IBM dropped another cool $1 billion for imaging software company Merge Healthcare last week, continuing a string of acquisitions from the beginning of the year. Last quarter, IBM announced the acquisitions of Cleveland Clinic spinoff Explorys and population health analytics company Phytel on the same day, rocking the annual HIMSS conference with the announcements.
Around the same time, IBM also announced the formation of the Watson Health unit and teamed up with Apple, Medtronic, and Johnson & Johnson. The intent was clear. Gain access to as much medical data, as quickly as possible, to feed the Watson engine. The acquisition of Merge Healthcare would appear to be just another tidbit in the grand scheme of things.
Can you see?
The Merge Healthcare acquisition would help Watson “see” better, according to IBM’s announcement. And so it would seem. Images are the next frontier in healthcare data analytics, part of the broader expansion of data sources from structured to unstructured and semi-structured sources. Combined with Watson’s cognitive sciences and machine learning capability, the ability to analyze mountains of patient medical information to improve predictive ability got even better for IBM.
One thing is clear. IBM seems to be carrying a shopping basket and a wallet full of money these days for companies that can feed the Watson engine.
Given IBM’s strong focus on healthcare, the next big one would have to be a play for a significant chunk of patient data sitting inside electronic medical record (EMR) systems such as Epic and Cerner. While the Explorys acquisition gave IBM some access to patient medical records through the Cleveland Clinic connection, it’s a drop in the bucket relative to the amount of data sitting inside these big systems.
What next? Or, perhaps, who’s next?
It’s pretty clear that IBM would love to get its hand on a large chunk of EMR data. The only catch is that EMR vendors are notoriously protective about their systems and work hard to keep their proprietary data inside their walled gardens. Interoperability with their systems is one of the biggest issues today in the free exchange of medical information. Privately owned EPIC, the largest among these vendors, has not provided any indications of going public anytime soon, so one wonders if the current owners might sell to a large behemoth such as IBM.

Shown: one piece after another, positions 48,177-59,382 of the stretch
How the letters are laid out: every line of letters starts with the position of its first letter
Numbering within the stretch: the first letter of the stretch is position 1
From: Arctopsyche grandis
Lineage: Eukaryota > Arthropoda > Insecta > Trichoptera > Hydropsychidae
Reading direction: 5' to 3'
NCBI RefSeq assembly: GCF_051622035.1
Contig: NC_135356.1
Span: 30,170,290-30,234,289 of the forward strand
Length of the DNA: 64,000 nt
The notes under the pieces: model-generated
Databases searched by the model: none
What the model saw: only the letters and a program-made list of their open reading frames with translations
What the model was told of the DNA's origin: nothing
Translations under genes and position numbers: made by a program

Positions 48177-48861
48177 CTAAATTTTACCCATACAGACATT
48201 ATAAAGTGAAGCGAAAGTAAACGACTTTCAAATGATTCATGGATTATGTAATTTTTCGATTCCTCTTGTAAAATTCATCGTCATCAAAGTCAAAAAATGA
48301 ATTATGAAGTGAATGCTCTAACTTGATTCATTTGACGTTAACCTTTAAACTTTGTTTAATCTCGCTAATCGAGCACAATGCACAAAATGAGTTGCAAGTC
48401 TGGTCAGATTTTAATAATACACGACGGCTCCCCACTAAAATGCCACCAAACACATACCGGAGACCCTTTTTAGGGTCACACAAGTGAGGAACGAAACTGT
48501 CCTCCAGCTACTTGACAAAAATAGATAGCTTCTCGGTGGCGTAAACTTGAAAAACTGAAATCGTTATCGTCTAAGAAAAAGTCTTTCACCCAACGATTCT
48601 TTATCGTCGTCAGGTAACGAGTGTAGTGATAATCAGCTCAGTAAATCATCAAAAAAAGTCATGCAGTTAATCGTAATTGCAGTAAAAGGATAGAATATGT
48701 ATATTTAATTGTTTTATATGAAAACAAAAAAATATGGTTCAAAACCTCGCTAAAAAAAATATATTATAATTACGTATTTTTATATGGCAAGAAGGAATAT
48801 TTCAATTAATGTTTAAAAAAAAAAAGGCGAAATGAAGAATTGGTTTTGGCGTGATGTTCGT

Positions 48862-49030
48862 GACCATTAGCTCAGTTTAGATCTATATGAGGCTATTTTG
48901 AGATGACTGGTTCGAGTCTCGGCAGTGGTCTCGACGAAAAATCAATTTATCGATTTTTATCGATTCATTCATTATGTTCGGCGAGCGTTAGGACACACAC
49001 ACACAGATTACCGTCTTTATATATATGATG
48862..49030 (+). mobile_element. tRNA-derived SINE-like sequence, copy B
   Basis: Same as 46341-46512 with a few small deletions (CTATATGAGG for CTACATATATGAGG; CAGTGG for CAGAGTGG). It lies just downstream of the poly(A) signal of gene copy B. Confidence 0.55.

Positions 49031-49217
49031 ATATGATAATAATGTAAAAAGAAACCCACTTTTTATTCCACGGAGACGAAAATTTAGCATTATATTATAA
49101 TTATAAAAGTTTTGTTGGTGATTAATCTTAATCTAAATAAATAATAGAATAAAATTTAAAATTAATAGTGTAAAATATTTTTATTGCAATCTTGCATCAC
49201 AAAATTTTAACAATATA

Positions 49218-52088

Cerner, riding high on their recent multibillion-dollar Department of Defense (DOD) contract for building a brand new electronic health record (EHR) system, would seem an unlikely seller at this point in time.
So it would appear that IBM is locked out of maybe a good two-thirds of the patient medical records sitting inside proprietary systems that don’t want to play. At least for now.
A matter of time
The market is likely to take some interesting turns in the near-term, with initiatives involving wearables data gaining ground. Several hospitals including well-known names such as Cedars Sinai, are looking to boost patient engagement by collecting information from activity tracking devices. The IBM partnership with Apple can potentially yield returns through large-scale harvesting of data from the Apple Healthkit.
With the growth of the Internet of Things (IoT), smart medical devices from Medtronic and other device makers are beginning to enable a connected health ecosystem that makes more data accessible now to IBM’s Watson engine.
It’s even possible that relatively smaller players in the EHR market, such as Allscripts, may choose to accept a deal from IBM and exit the market for EMR systems. One or more of these acquisitions will continue to strengthen IBM’s hold on healthcare data in the near term.
There’s obviously a great sense of urgency to realize the full potential of Watson, but for that to happen, IBM needs data – and lots of it. Can Watson “see” far enough into the future to tell if it’s going out play out as expected?